Rosengård

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Rosengård (literally "Rose court") was a city district (Swedish: stadsdel) in the central of Malmö Municipality, Sweden. On 1 July 2013, it was merged with Husie, forming Öster.[1] In 2012, Rosengård had a population of 23,563 of the municipality's 307,758.[2] The area was 332 hectares.[3]

Rosengård is often incorrectly referred to as a suburb, though the area is located centrally in Malmö, with the former city district neighbouring the city district Centrum. In 2008, 86% of the population was of foreign background.[4]

History[edit]

Rosengård was built between 1967 and 1972 as a part of the Million Programme. At that time, it was regarded as a highly modern neighbourhood and a symbol for the general increase in living standards created by the socially democratic government. However, Malmö suffered from a significant shortage of cheap housing and when immigrants arrived in the 1960s and 1970s, they frequently were offered housing in Rosengård.[citation needed] It was at this time (and particularly in the late 70's and 80's) that many ethnic Swedes left the area.[citation needed] In 1972, the percentage of immigrants leveled around 20% In 2012, the figure for those of "immigrant background" was given as 86%.[5]

Violence in the Community[edit]

In 2009–10, more than a dozen people with immigrant backgrounds were shot in the whole city.[6][7] Rosengård has also been the place for several violent clashes between local youth and authorities.[8] Fire crews have also been threatened and attacked. As a result, the Malmö Fire Department refused to respond to fire calls in Rosengård without police escort.[9]

In late April 2010, incidents of violence occurred in which cars, wagons, kiosks, building sheds, recycling stations and bicycle sheds were set ablaze. Firefighters who attempted to put out the fires were subjected to stone throwing and fireworks, and thus had to receive police escort. Twenty riot-equipped police patrols were eventually also set in.[10]

Neighbourhoods[edit]

Neighbourhoods before July 2013.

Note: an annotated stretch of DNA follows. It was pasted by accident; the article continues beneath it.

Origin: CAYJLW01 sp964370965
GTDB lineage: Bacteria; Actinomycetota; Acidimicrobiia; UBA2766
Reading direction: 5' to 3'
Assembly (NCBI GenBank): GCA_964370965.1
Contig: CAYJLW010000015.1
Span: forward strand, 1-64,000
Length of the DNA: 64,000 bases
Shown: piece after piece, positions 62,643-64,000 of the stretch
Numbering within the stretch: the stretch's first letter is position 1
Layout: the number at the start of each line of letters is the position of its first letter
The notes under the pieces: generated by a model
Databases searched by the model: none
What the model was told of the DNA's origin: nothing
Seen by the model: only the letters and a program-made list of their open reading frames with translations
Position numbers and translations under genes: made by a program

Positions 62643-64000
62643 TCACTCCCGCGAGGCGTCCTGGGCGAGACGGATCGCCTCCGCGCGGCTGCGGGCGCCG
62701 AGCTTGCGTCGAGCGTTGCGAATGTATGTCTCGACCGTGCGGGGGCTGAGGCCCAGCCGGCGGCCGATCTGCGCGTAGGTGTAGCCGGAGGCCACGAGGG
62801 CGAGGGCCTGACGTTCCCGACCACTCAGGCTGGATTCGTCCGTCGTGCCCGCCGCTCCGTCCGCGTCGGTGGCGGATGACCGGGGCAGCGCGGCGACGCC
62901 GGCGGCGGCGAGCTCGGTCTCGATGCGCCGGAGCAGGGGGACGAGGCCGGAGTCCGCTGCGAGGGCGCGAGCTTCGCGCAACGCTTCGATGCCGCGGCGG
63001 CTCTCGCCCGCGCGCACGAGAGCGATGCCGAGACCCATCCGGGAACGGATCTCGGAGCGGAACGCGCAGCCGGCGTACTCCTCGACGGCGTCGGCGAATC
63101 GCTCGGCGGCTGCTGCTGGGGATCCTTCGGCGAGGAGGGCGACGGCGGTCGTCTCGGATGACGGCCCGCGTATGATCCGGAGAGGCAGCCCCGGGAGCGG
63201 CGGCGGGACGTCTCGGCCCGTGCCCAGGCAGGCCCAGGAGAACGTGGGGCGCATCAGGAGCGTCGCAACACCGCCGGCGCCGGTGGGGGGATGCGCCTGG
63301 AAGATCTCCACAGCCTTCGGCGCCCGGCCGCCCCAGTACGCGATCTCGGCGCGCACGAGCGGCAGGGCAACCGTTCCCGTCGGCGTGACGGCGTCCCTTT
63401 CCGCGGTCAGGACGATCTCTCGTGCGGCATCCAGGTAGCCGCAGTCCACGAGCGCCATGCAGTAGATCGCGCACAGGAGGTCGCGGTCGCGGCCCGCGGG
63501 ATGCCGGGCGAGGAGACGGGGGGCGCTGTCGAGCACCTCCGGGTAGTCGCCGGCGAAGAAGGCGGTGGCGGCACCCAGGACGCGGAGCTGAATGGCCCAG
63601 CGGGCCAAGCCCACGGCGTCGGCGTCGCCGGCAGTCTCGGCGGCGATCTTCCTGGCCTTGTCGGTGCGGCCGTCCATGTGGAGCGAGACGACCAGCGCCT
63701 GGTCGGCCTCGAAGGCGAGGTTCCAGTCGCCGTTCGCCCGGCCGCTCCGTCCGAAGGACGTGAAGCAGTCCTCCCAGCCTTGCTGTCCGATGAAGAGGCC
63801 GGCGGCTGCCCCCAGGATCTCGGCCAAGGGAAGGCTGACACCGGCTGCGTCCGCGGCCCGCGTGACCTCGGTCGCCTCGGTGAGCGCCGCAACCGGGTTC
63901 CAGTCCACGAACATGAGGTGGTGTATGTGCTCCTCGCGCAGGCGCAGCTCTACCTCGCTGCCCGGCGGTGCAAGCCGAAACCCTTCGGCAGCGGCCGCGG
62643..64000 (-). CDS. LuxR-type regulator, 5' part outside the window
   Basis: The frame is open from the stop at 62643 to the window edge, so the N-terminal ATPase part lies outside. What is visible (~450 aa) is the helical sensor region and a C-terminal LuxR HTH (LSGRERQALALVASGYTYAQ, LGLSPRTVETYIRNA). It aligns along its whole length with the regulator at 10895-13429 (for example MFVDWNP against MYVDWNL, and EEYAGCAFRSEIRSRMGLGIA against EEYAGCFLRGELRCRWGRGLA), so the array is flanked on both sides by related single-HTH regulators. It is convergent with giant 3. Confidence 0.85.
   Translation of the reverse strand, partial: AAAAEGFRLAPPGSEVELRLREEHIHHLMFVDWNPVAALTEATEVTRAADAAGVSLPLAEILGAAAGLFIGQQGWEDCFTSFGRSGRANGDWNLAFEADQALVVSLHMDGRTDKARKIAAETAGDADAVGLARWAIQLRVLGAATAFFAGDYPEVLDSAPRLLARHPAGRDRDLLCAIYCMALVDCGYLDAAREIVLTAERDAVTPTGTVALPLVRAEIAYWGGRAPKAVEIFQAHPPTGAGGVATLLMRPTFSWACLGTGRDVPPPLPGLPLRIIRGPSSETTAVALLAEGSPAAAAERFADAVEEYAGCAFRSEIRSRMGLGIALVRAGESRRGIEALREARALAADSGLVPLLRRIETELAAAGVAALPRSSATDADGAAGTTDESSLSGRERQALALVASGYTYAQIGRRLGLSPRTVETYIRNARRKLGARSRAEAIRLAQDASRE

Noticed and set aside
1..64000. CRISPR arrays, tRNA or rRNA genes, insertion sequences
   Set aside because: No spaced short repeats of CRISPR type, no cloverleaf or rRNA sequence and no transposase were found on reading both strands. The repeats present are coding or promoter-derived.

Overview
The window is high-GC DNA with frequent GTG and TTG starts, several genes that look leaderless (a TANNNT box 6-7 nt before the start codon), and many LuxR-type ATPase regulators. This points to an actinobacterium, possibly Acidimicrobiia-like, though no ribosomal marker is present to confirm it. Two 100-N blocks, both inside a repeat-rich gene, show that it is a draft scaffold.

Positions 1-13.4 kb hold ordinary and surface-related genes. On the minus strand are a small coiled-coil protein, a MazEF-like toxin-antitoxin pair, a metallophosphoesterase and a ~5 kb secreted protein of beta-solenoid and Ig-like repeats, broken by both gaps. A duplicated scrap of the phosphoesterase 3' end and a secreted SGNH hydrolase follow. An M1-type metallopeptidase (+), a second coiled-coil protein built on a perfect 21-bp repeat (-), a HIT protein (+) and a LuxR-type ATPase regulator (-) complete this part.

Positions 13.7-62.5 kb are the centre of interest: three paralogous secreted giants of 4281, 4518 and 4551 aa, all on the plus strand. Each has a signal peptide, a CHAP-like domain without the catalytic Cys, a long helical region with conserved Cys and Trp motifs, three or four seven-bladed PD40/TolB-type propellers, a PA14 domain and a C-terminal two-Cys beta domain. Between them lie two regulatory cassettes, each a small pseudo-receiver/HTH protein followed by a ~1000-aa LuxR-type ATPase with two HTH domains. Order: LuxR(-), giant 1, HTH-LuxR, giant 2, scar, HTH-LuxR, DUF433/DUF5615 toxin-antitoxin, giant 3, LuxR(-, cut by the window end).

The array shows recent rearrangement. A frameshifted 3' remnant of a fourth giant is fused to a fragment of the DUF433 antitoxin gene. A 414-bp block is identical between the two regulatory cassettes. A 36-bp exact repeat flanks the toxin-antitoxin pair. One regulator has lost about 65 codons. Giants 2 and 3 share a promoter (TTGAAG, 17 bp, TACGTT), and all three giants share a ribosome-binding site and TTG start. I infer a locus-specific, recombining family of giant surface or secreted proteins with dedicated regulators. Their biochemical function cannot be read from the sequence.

The neighbourhoods of Rosengård were:

Malmö Mosque is located nearby. It is situated a few hundred metres from the church in Västra Skrävlinge.

Rosengård Centrum is a shopping mall with several stores, including one of Sweden's largest grocery stores (City Grosss). Zlatan Court, a football field sponsored by the football player Zlatan Ibrahimović.

Demographics[edit]

Historical population
Year Pop.  
1961 5,250
1971 23,112
1981 18,006
2001 21,027
2004 21,526
2007 21,955
2011 23,653
2012 23,563

In 2007, 60% were born outside of Sweden.[11] In 2008, 86% of the population was of foreign background.[4]

The ten largest groups of foreign-born persons in 2010 were:[12]

  1. Iraq Iraqis (2,957)
  2. Socialist Federal Republic of Yugoslavia Former Yugoslavs (2,172)
  3. Lebanon Lebanese (1,370)
  4. Bosnia and Herzegovina Bosnians and Herzegovinans (1,211)
  5. Somalia Somalians (550)
  6. Denmark Danes (541)
  7. Poland Poles (475)
  8. Afghanistan Afghans (406)
  9. Turkey Turks (357)
  10. Pakistan Pakistanis (230)

Demographics[edit]

Unemployment and education are two major issues in the area. Only 38% of the population in Rosengård are employed[4] and 60% complete elementary school, compared to a city-wide average (inclusive Rosengård) of 80%.[4]

Notable people[edit]

References[edit]

  1. ^ "Nystart för ett bättre Malmö". Malmö Municipality. 27 June 2013. Retrieved 19 January 2014.  (Swedish)
  2. ^ "Befolkningsbokslut Malmö 2012". Malmö Municipality. 17 June 2013. Retrieved 19 January 2014.  (Swedish)
  3. ^ "Blad1 (Areal)". Malmö Municipality. Retrieved 19 January 2014.  (Swedish)
  4. ^ a b c d "Herrgården - värst utsatta området i Rosengård". Dagens Nyheter. 20 December 2008. Retrieved 19 January 2014. 
  5. ^ "Another side of Malmö's infamous Rosengård". The Local (Malmo). 
  6. ^ "Swedish police hunt for gunmen targeting immigrants". The Daily Telegraph (London). 22 October 2010. 
  7. ^ "Malmo shootings: Swedish man charged". The Daily Telegraph (London). 9 November 2010. 
  8. ^ "Nye opptøyer i Malmö". Dagbladet. 23 November 2009. 
  9. ^ Linn Dahlgren (16 June 2008). "Brandkåren vägrar åka till Rosengård - utan poliseskort". Kvällsposten. 
  10. ^ Klint, Lars (29 April 2010). "Rosengård spärrat - efter brandinferno". Expressen. 
  11. ^ http://www.malmo.se/download/18.10d69f8c11884193e5d80003762/20.ROSENG%C3%85RD.pdf
  12. ^ "Malmöbor födda i utlandet. 1 januari 2010". Malmö Municipality. 1 January 2010. Retrieved 19 January 2014.  (Swedish)

External links[edit]

  • [1] The Local item ”Rosengård: hardship and hope” on Rosengård
  • [2] BBC item ”Sweden sticks to multiculturalism” on Rosengård
  • [3] BBC item ”Fighting for Sweden's migrants” on Daily Mory Diabate